Like his earlier A Man There Was, Victor Sjöström’s The Outlaw and His Wife is a tale of redemption played out against the vast expenses of nature, which can turn from accommodating to forbidding from one moment to another. Berg-Ejvind (Sjöström) is a rugged wanderer who, driven to stealing to feed his family, hides from the authorities in a ranch run by the wealthy widow Halla (Edith Erastoff). The two fall in love and, when his past is revealed, the couple flees to the Icelandic mountaintops, where they eke out a blissful existence for a while; in a twist that anticipates Stroheim’s Blind Husbands, Berg-Ejvind and Halla are joined by another fugitive (John Ekman) in the rocky slopes and, as one intertitle puts it, “Love makes one man good—and another evil.” Humanity’s geographical-spiritual link to the elements has always been Sjöström’s great theme, and here it is explored in images at once allegorical and tactile. The heat of a geyser feels as palpable as the chill of a frostbitten cave, and the idyllic suddenly turns animalistic: When surrounded by galloping intruders, the wife impulsively hurls her child down a gorge like a wolf sacrificing its cub. Despite his admiration for Sjöström, Ingmar Bergman took little of the older filmmaker’s feeling for open-air shooting (in that area, Sjöström’s true Swedish heir may have been Jan Troell, the director of The Emigrants and The New Land). Instead, what stamped itself in Bergman’s mind was the sense of a harsh world where people hang on to each other like life rafts despite (and sometimes because of) their disparities. Surely Sjöström’s sublime final tableau came back to Bergman during the shooting of Scenes from a Marriage.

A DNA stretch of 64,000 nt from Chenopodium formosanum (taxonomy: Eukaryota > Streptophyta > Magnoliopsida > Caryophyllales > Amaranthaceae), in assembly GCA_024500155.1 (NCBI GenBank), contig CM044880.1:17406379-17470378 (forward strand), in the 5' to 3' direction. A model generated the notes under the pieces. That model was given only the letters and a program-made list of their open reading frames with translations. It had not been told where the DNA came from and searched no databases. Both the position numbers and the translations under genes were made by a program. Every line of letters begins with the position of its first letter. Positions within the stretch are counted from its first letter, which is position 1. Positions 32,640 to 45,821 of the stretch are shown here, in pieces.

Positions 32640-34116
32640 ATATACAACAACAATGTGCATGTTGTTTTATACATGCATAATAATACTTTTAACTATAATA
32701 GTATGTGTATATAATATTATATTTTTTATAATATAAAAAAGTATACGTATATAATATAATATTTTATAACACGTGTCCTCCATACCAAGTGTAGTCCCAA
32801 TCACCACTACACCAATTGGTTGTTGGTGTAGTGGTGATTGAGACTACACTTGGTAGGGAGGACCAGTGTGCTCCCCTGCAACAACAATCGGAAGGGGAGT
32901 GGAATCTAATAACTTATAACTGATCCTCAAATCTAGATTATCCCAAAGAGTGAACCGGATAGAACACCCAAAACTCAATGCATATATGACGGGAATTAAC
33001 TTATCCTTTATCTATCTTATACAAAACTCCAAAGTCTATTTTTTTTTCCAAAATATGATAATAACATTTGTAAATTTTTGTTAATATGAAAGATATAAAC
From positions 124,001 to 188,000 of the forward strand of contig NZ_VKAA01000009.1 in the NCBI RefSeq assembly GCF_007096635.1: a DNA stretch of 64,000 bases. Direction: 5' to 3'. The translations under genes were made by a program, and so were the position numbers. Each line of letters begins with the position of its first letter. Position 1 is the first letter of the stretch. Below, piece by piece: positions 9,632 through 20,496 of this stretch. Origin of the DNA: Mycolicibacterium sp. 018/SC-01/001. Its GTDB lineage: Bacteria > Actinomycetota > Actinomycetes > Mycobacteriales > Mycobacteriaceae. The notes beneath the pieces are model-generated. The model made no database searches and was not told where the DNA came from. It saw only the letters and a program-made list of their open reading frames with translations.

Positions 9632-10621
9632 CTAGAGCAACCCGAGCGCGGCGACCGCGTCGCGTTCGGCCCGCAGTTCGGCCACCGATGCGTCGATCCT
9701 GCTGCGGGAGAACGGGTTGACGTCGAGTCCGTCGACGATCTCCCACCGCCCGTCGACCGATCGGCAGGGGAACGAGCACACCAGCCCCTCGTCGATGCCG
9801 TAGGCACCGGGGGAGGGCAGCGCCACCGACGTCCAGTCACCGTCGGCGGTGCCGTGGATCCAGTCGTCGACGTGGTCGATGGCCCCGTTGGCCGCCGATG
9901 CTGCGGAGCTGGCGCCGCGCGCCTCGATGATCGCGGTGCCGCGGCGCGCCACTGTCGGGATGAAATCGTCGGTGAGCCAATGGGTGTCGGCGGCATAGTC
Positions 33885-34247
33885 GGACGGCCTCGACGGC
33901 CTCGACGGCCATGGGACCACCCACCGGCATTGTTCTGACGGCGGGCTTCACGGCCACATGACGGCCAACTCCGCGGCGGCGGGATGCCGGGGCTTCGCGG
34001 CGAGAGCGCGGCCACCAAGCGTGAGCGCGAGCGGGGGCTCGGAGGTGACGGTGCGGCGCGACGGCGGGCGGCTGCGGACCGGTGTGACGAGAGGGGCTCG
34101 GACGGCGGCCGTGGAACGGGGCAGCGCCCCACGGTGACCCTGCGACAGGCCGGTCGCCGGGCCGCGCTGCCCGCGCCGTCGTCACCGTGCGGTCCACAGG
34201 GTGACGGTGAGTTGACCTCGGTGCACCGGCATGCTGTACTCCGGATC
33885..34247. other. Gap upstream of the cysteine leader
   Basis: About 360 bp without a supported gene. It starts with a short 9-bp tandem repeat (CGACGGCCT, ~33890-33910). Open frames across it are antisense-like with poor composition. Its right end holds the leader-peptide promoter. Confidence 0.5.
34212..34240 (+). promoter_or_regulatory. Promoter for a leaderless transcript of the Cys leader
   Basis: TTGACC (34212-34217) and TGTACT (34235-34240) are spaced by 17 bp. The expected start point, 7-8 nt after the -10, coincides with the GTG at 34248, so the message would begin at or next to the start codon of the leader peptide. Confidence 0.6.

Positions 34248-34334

Although the image is rough in a few spots, and at times seems to be played at the wrong speed, the transfer is clear enough to count the blades of grass in the heroine's farm.
In Gösta Werner's hour-long documentary Victor Sjöström, the great filmmaker is eulogized by longtime pupil Ingmar Bergman, who cogently analyzes his influence as a director and wistfully recalls his support as a mentor and friend. Footage from Sjöström's oeuvre shows treasures still waiting to be discovered (quick views of The Monastery of Sedomir and Love's Crucible are especially tantalizing).
Nature gives and nature takes away in Victor Sjöström’s pantheistic classic.